4. Any dead cell with exactly three live neighbours comes to life.The initial pattern constitutes the ‘seed’ of the system. The first generation is created by applying the above rules simultaneously to every cell in the seed — births and deaths happen simultaneously, and the discrete moment at which this happens is sometimes called a tick. (In other words, each generation is a pure function of the one before.) The rules continue to be applied repeatedly to create further generations.

Simple. Very basic indeed, simulations of how Life may exist, overcrowding, loneliness, all only too familiar for us humans. Simplicity is always a defining characteristic of an automaton. So there would be starting population, and once the sequence starts, it continues, without any intervention.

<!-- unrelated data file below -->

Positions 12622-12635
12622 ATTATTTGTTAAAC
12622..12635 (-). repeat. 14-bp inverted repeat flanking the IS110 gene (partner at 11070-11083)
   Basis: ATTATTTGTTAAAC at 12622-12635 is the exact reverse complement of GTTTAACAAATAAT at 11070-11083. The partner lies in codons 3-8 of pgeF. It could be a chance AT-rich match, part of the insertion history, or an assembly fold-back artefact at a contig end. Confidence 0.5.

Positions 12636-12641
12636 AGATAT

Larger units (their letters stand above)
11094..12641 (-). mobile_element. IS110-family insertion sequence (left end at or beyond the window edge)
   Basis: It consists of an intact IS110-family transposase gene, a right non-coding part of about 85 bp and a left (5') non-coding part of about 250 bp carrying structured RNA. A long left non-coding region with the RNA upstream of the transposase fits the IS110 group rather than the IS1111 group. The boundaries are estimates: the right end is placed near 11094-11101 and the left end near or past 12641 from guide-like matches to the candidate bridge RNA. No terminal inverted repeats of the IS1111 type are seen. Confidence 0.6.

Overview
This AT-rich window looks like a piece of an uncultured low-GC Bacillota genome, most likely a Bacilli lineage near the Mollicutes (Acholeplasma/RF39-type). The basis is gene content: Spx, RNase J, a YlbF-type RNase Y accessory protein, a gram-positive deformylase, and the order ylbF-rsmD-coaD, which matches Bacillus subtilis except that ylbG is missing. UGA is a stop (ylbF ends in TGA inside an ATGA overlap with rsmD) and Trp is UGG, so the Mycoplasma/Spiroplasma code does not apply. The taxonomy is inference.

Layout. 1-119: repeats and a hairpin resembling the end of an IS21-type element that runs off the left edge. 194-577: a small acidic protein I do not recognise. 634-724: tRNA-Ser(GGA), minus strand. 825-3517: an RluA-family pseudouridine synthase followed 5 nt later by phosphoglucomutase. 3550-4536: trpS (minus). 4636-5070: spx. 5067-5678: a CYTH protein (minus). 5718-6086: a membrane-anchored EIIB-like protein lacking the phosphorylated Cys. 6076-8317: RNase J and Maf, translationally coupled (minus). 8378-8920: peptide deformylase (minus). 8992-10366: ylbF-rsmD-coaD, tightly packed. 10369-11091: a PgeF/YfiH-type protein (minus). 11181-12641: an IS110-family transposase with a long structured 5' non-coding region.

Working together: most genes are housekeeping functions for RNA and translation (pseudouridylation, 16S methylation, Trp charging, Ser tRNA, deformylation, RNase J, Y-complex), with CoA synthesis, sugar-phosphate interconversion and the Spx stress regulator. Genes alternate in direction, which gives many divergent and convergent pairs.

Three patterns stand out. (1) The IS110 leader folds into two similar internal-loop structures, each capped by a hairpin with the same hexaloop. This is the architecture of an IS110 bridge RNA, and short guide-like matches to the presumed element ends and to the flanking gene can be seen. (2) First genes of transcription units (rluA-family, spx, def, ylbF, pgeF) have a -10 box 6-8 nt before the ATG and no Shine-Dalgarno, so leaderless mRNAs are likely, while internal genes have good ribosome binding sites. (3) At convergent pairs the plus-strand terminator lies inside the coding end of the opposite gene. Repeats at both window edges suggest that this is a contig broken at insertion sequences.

I see no further point in explaining in theory about stuff that you really can enjoy once you see it for yourself. I’ll direct you here to a Java Applet at Math.comhere Somewhere in the page is a link to a Java applet. I had also seen an online Flash implementation, as an active essay, which I am unable to retrieve now. Anyway, Go ahead. Experiment. Try your own signature, and see what it results in. How about if you draw a smiley, what happens??? Chances are most likely that the population eventually dwindled into nothing or it stabilised, i.e.., split up and formed gangs, stopped interacting with other gangs, and eventually settled down.